OUTB(2)                   (2020-11-01)                    OUTB(2)

     NAME
          outb, outw, outl, outsb, outsw, outsl, inb, inw, inl, insb,
          insw, insl, outb_p, outw_p, outl_p, inb_p, inw_p, inl_p -
          port I/O

     SYNOPSIS
          #include <sys/io.h>

          unsigned char inb(unsigned short port);
          unsigned char inb_p(unsigned short port);
          unsigned short inw(unsigned short port);
          unsigned short inw_p(unsigned short port);
          unsigned int inl(unsigned short port);
          unsigned int inl_p(unsigned short port);

          void outb(unsigned char value, unsigned short port);
          void outb_p(unsigned char value, unsigned short port);
          void outw(unsigned short value, unsigned short port);
          void outw_p(unsigned short value, unsigned short port);
          void outl(unsigned int value, unsigned short port);
          void outl_p(unsigned int value, unsigned short port);

          void insb(unsigned short port, void *addr,
                     unsigned long count);
          void insw(unsigned short port, void *addr,
                     unsigned long count);
          void insl(unsigned short port, void *addr,
                     unsigned long count);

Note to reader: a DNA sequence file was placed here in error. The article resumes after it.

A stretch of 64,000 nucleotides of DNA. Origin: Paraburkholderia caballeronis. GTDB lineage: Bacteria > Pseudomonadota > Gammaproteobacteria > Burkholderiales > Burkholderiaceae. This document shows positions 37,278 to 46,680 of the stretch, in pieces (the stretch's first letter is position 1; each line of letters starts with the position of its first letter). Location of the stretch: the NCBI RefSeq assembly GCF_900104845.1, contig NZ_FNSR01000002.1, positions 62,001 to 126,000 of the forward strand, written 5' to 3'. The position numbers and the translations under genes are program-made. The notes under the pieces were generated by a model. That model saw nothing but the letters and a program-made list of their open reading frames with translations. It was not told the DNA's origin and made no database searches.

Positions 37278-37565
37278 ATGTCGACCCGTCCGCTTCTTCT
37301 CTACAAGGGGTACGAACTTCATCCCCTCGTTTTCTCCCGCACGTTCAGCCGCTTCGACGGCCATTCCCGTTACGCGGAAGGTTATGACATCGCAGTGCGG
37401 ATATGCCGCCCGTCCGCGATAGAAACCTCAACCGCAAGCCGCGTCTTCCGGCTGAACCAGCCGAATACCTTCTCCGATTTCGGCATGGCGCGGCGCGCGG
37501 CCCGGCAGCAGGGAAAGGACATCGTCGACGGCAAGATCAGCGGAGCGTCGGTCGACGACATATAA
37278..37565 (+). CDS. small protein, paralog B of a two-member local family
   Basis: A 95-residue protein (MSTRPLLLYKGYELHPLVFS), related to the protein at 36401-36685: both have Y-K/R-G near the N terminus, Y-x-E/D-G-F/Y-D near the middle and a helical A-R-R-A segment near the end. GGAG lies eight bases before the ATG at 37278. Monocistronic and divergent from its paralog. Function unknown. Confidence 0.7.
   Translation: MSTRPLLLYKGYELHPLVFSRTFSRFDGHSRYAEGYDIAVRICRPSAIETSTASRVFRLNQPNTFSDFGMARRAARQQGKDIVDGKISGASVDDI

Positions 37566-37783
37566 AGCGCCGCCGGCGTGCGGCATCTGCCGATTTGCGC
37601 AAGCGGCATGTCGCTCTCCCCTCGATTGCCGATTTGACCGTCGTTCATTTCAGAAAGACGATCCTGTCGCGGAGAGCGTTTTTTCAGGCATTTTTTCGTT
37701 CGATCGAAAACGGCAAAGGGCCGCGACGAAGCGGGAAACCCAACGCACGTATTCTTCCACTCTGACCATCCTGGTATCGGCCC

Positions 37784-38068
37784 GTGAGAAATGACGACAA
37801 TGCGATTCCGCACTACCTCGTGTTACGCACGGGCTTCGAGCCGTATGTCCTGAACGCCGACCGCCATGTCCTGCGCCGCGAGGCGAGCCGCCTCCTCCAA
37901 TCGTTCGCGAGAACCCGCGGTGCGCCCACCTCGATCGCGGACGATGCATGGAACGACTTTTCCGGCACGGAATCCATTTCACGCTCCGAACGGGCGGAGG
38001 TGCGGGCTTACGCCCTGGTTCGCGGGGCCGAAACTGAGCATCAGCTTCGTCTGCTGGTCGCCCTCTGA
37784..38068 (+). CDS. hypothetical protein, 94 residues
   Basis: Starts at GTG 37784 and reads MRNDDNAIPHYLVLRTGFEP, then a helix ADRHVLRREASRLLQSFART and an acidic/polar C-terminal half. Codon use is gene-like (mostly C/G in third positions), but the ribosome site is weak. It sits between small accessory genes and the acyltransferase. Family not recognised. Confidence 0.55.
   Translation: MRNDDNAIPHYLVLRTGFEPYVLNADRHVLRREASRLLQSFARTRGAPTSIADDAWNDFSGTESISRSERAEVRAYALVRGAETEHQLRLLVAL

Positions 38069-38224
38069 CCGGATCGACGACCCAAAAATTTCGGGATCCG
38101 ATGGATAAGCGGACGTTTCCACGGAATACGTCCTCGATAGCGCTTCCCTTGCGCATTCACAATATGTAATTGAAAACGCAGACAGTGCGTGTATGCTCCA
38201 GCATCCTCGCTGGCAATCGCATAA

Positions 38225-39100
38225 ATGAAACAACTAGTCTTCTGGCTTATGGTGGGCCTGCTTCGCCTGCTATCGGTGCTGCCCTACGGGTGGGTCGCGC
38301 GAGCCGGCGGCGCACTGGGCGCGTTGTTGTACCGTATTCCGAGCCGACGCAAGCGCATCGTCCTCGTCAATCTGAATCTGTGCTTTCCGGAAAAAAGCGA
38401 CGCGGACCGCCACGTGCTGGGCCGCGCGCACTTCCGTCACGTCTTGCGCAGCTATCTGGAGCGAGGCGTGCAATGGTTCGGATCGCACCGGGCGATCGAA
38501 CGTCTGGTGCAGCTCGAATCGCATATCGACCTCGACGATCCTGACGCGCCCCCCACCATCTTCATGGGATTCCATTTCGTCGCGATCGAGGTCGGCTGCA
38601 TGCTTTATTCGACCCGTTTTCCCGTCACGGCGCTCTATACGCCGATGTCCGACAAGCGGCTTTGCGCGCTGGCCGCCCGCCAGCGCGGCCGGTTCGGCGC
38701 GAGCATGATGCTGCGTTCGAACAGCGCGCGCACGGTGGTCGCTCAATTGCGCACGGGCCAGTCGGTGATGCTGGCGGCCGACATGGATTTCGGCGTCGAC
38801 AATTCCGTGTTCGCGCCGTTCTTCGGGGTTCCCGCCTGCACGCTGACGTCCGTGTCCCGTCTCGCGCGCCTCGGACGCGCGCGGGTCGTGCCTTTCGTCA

void outsb(unsigned short port, const void *addr,
                     unsigned long count);
          void outsw(unsigned short port, const void *addr,
                     unsigned long count);
          void outsl(unsigned short port, const void *addr,
                     unsigned long count);

     DESCRIPTION
          This family of functions is used to do low-level port input
          and output.  The out* functions do port output, the in*
          functions do port input; the b-suffix functions are byte-
          width and the w-suffix functions word-width; the _p-suffix
          functions pause until the I/O completes.

          They are primarily designed for internal kernel use, but can
          be used from user space.

          You must compile with -O or -O2 or similar.  The functions
          are defined as inline macros, and will not be substituted in
          without optimization enabled, causing unresolved references
          at link time.

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     OUTB(2)                   (2020-11-01)                    OUTB(2)

          You use ioperm(2) or alternatively iopl(2) to tell the ker-
          nel to allow the user space application to access the I/O
          ports in question.  Failure to do this will cause the appli-
          cation to receive a segmentation fault.

     CONFORMING TO
          outb() and friends are hardware-specific.  The value argu-
          ment is passed first and the port argument is passed second,
          which is the opposite order from most DOS implementations.

     SEE ALSO
          ioperm(2), iopl(2)

     COLOPHON
          This page is part of release 5.10 of the Linux man-pages
          project.  A description of the project, information about
          reporting bugs, and the latest version of this page, can be
          found at https://www.kernel.org/doc/man-pages/.

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